Junior Panic And The Night I Was Forgotten

When I was younger, my family used to go away on holidays with lots of our family friends. It was a great time, we would all go off with our friends in the day and at night we would come together like some sort of cult and eat dinner. We stopped going away once the older kids started to get into mischief. I was one of the younger ones, so I don’t know what they did but I assume it was typical teenager stuff like drinking and smoking. Us younger kids always resented the older kids for ruining everything. Our world was so much more innocent. Our parents were pretty relaxed and we were free to roam around and come and go as we pleased. Our days were spent riding bikes around or going to the beach to collect shells. As long as we let one of the parents know what we were doing, everything was usually fine.

One evening when I was about six years old, I went for a walk around the place where we stayed with my friends and some of the older girls. We stopped by a bathroom and I went into one of the cubicles. I remember hearing my friends laughing and being silly and then everything went quiet. I assumed they were waiting outside for me but when I came out, they were gone.

I panicked. I had no idea how to get back. I was terrified. I can still remember looking around in the dark and being totally disorientated. I started crying and I tried screaming out to the others but they didn’t come back. I was so young, I felt like I would be lost forever. Luckily a nice lady found me and walked me back to where I was staying. Not enough time had passed for anyone to even notice I was gone. I assume the girls went to play somewhere and everyone assumed I was with them.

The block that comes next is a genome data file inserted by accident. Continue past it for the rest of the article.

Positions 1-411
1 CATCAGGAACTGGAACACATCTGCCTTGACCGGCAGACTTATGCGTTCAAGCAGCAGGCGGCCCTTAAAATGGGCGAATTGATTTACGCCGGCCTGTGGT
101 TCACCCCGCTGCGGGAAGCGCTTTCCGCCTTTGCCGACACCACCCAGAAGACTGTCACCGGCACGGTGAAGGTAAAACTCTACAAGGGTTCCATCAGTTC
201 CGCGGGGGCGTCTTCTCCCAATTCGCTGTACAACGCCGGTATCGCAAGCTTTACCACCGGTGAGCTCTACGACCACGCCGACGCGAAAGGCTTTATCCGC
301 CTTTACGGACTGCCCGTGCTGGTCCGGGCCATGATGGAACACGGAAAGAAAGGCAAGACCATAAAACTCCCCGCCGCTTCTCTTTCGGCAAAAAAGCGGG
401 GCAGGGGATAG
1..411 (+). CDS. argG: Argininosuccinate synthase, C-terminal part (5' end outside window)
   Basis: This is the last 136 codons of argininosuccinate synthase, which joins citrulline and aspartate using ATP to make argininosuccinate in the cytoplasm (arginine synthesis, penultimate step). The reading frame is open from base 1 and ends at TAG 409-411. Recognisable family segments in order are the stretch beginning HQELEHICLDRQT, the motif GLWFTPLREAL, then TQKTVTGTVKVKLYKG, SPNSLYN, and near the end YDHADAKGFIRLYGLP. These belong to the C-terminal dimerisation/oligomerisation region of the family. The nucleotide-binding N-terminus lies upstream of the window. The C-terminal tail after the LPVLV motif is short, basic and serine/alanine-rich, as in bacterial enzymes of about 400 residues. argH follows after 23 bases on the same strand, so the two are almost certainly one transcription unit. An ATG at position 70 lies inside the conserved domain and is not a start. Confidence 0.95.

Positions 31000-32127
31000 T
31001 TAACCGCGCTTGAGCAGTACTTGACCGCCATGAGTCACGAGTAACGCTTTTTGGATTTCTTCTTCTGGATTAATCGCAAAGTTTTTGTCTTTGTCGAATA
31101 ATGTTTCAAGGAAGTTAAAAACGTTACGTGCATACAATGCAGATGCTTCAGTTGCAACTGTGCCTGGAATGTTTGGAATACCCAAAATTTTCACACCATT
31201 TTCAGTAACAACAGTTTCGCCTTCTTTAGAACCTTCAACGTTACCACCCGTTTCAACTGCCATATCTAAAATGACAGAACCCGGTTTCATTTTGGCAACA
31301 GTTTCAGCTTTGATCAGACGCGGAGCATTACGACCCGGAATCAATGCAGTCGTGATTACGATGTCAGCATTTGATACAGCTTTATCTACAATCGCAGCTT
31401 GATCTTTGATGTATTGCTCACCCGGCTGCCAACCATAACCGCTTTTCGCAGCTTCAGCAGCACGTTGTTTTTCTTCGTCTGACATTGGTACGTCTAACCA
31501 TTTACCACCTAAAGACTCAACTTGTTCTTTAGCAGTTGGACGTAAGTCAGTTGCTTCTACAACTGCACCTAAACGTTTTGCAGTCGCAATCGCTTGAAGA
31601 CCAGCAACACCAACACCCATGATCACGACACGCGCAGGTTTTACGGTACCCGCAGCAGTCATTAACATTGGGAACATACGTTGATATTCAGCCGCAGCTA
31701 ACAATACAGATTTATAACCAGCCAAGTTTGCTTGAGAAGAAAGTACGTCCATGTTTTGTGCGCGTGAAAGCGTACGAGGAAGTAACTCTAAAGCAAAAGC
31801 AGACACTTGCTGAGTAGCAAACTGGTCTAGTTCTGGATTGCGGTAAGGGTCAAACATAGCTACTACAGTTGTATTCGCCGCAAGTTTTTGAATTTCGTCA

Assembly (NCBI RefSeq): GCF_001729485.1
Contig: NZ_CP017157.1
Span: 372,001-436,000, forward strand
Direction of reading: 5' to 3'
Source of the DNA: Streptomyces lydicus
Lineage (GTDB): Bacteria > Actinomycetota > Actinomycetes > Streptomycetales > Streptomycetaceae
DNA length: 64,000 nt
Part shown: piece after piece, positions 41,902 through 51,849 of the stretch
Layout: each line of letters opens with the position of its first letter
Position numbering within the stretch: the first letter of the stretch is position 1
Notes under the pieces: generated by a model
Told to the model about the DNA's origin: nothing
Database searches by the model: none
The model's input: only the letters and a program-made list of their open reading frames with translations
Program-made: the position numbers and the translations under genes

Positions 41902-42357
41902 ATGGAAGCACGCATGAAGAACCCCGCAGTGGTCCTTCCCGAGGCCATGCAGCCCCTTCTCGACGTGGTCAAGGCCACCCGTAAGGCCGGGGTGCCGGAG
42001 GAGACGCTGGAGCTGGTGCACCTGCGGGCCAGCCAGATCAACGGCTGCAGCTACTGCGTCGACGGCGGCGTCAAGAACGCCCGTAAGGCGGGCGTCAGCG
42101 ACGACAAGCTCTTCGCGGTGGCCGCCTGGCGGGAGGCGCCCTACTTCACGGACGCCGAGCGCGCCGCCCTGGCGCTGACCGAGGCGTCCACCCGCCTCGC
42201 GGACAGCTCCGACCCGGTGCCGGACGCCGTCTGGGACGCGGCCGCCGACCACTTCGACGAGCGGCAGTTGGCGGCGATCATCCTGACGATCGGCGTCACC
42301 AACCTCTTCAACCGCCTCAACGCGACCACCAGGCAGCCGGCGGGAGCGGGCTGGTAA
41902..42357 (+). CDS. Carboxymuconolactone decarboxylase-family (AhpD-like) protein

I asked them why they left me and they said they didn’t notice that I wasn’t there. I was forgotten, just like that. Still a part of me wonders how no one could have noticed. I was well-liked by my friends, I was quiet but I wasn’t shy around them. I wonder if maybe one of them did notice but didn’t want to speak up or didn’t want to make the whole group have to turn around and look for me. I was so lucky that the lady found me and I don’t want to think of any other possible outcomes.

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9 thoughts on “Junior Panic And The Night I Was Forgotten

  1. It’s amazing how an experience like that sticks with a person forever. I have similar sorts of memories from my childhood where something unsettling happened and I’ve never forgotten it. It really does make you think about how precious children are, and how some memories are formed and become so ingrained to last a lifetime.

  2. When I was a kid I got separated from my siblings at Disney World. We were supposed to be meeting my parents, and we stopped to watch a parade as it went by. After it passed, I realized they’d left without me. I was panic stricken.

    Similar to your story, a nice family stopped to help me while I stood there crying. And all I could say between tears was, “We were supposed to go to the Tiki Hut!” So they took me there. It’s funny now, but also still sad.

    xoxo

    Monica

      • Hmm, great questions. I honestly don’t recall. There wasn’t much room in my family for the allowance of “bad” feelings (sad, angry, etc) so I am guessing we just went on with the day and I eventually got back into the swing of things, even if I still felt a little scared. Unlike you, I never even asked why they left me. It was obvious we were in a big crowd and they just assumed I was still walking with them. Plus, I was raised to always think my ‘mistakes’ were always my fault and I was always in the wrong. As much as anything I was probably embarrassed by my own ‘bad’ action.

        How about you? Were you able to enjoy the rest of the trip and join back in the fun and big dinners? It sounds like they were wonderful trips while they lasted.

      • I sort of get what you mean by thinking things were probably my fault or not wanting to express my bad feelings. I think I probably sulked for a while and then went back to playing with my friends because I didn’t want to be different to them and didn’t want it to seem like a big deal. If anyone would have asked if I was okay, I probably would have choked back tears and said I was fine. I think the experience made me more cautious but I kept enjoying those holidays for many years.

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